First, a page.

The 2017 edition of the OHF’s All-Ontario Bantam AAA Championship wrapped up this past weekend, and the playoff rounds unfolded as expected. The Toronto Marlboros ran the table with a perfect record to capture the provincial title with a 2-1 win over the York-Simcoe Express, whose only losses in the tournament came at the hand of Toronto.
Heading into the championship game, the Marlboros and Express had the exact same final qualifying games.
In the first qualifier, the Marlboros were stuck in a tight game with the North Bay Trappers through two periods and went into the third deadlocked at 2-2. Finally, tournament leading goal scorer Reid Valade potted a goal that opened the floodgates for Toronto, leading them to a four-goal third period and a 6-2 win.
The second qualifier saw the Express face off against the Ottawa Jr. 67s, and once again the game was tied at 2-2 at the end of the second. And to keep the coincidental similarities going, Ty Collins, who is the tournament’s second leading goal scorer, broke the tie for the Express en route to four goals in the third period for a 6-2 win, putting them in the finals with doppelgängers Toronto Marlboros.
Ottawa and North Bay played in the secondary championship game where North Bay goalie Ben Gaudreau put on a show with a 24-save shutout to give the Trappers a 1-0 victory.
Heading into the final, Express coach Gianmarco Aiello knew they had a tough competition ahead of them, but emphasized what an accomplishment it was to be part of the finals, and beat out the rest of the province to be there.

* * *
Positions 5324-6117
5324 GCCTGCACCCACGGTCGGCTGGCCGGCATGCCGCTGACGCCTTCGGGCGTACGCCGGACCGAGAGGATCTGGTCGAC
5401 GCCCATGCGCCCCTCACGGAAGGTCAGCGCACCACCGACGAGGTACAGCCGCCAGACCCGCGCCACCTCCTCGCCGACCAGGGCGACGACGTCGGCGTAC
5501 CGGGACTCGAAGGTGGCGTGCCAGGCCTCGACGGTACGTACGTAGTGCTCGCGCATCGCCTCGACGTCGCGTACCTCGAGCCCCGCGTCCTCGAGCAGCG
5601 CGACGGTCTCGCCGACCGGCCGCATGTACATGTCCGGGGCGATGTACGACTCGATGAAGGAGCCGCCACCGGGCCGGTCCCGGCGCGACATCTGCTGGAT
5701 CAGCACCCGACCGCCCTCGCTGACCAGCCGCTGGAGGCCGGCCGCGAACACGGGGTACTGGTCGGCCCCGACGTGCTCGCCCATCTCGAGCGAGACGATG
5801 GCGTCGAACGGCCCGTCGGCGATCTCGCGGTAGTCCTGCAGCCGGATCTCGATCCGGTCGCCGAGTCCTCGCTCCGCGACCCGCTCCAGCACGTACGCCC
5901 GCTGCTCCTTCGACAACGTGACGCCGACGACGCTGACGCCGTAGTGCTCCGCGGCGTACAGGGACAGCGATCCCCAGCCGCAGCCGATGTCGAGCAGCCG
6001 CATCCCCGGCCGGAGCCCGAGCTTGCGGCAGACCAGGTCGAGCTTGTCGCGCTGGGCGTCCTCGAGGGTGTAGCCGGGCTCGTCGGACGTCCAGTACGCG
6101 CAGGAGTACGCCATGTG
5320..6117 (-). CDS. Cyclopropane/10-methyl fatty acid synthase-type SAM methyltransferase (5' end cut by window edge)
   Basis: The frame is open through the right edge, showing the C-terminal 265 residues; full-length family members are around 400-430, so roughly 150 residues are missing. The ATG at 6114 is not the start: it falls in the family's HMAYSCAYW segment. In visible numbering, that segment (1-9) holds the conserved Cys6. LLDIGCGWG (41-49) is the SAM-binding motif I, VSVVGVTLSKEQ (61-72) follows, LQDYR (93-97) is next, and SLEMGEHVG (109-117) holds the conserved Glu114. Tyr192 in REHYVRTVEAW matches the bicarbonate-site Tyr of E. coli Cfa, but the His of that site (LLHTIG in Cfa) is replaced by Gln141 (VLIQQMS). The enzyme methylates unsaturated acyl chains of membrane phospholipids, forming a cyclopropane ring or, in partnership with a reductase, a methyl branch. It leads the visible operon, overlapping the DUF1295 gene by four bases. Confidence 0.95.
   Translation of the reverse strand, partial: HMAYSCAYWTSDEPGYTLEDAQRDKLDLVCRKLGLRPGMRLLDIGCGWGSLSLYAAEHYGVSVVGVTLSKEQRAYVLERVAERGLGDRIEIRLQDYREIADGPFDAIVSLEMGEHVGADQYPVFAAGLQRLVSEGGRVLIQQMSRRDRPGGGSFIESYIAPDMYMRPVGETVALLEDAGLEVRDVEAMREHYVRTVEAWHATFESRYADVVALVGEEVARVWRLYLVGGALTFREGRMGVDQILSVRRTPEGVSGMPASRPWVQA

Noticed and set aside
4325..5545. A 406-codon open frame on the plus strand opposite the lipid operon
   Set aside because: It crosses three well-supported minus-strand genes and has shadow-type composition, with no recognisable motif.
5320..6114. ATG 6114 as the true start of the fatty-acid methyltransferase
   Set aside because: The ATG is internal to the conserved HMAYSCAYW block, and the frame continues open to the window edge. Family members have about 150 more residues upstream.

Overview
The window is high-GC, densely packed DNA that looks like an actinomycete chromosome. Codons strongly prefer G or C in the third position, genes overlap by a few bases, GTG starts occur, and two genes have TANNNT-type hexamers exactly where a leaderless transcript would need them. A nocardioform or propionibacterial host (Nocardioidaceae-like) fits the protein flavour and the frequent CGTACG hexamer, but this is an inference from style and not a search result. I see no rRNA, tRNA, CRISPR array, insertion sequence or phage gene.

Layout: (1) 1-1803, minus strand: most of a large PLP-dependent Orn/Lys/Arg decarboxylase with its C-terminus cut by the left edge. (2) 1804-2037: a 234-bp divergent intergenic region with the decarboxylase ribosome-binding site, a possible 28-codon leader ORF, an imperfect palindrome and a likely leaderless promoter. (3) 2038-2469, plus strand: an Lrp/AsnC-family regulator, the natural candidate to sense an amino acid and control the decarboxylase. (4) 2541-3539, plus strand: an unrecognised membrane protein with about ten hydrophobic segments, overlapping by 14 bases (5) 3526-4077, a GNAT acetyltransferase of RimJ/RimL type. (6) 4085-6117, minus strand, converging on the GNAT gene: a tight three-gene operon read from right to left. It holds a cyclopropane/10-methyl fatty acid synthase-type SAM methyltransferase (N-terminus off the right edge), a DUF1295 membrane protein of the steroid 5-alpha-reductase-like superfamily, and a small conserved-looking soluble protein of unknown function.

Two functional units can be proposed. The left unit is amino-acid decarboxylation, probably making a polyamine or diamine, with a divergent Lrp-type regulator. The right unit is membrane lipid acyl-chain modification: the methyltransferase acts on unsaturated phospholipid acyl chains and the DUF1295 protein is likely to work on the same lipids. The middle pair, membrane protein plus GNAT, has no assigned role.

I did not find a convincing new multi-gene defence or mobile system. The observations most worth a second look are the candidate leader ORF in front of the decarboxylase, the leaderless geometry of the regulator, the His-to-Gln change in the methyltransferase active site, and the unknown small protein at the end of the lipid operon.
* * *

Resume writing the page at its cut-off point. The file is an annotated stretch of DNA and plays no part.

“We faced a lot of adversity through the year and this week especially, just to get to the OHF is hard enough, and there are a lot of good teams and the boys had to battle against a lot of good players, and they did well doing it,” Coach Aiello said.
“This is an experience and going to the finals is a great one and, as well, very hard to get to. A lot of teams don’t get a chance to be in this situation and we got the opportunity.”
As for Marlboros head coach Richard Power, he too was grateful for the team’s experience, and knew even though he was coming in with a strong group, they would have to fight hard to take the crown.
“The city of Thunder Bay was a great host. The people were overly friendly and they love their hockey. I think the team enjoyed travelling to a city they had never been before and loved the hype around the tournament in a small hockey town,” Power said.
“It wasn’t easy competition there, regardless of our scores, I just thought our boys elevated their play as a team to the next level. This helped set our boys up mentally for the finals.”
The Express arrived at the championship game with a chip on their shoulder as the only loss going into the finals was an opening day 8-2 thrashing courtesy of Toronto.
They stepped up in the final and kept pace with the Marlboros until the final frame. Toronto goalie Connor Mackenzie faced 23 shots and York-Simcoe’s Alexander Imperio faced 24. The pair held the game 0-0 through the first period, and ended the match with over 20 saves each.
The second saw the most action as Kallaway Mercer opened the scoring just over a minute into the period with his fifth of the tournament. The Express answered later in the period to leave the second tied at one with a rare goal from Matthew Sudbury, who scored his second of the tournament when it mattered most.
The Marlboros came out as they did in the second, flying off the opening draw of the final period to score just over two minutes in, this time off the stick of Mckay Hayes (5G, 2A), for the game winner. York-Simcoe battled through two penalties in the third but could not find a way to get another goal past Toronto’s Mackenzie, who ended the night with 22 saves.
The Marlboros finished the tournament undefeated 8-0-0.
Power’s team has had a potent offence all year, and clearly the championship atmosphere didn’t intimidate them.
“Overall our players have always been able to push their personal and team game to the next level when it’s counted. They love playing under pressure and they just love the big games,” Power’s said. “They compete like no other group I have seen.”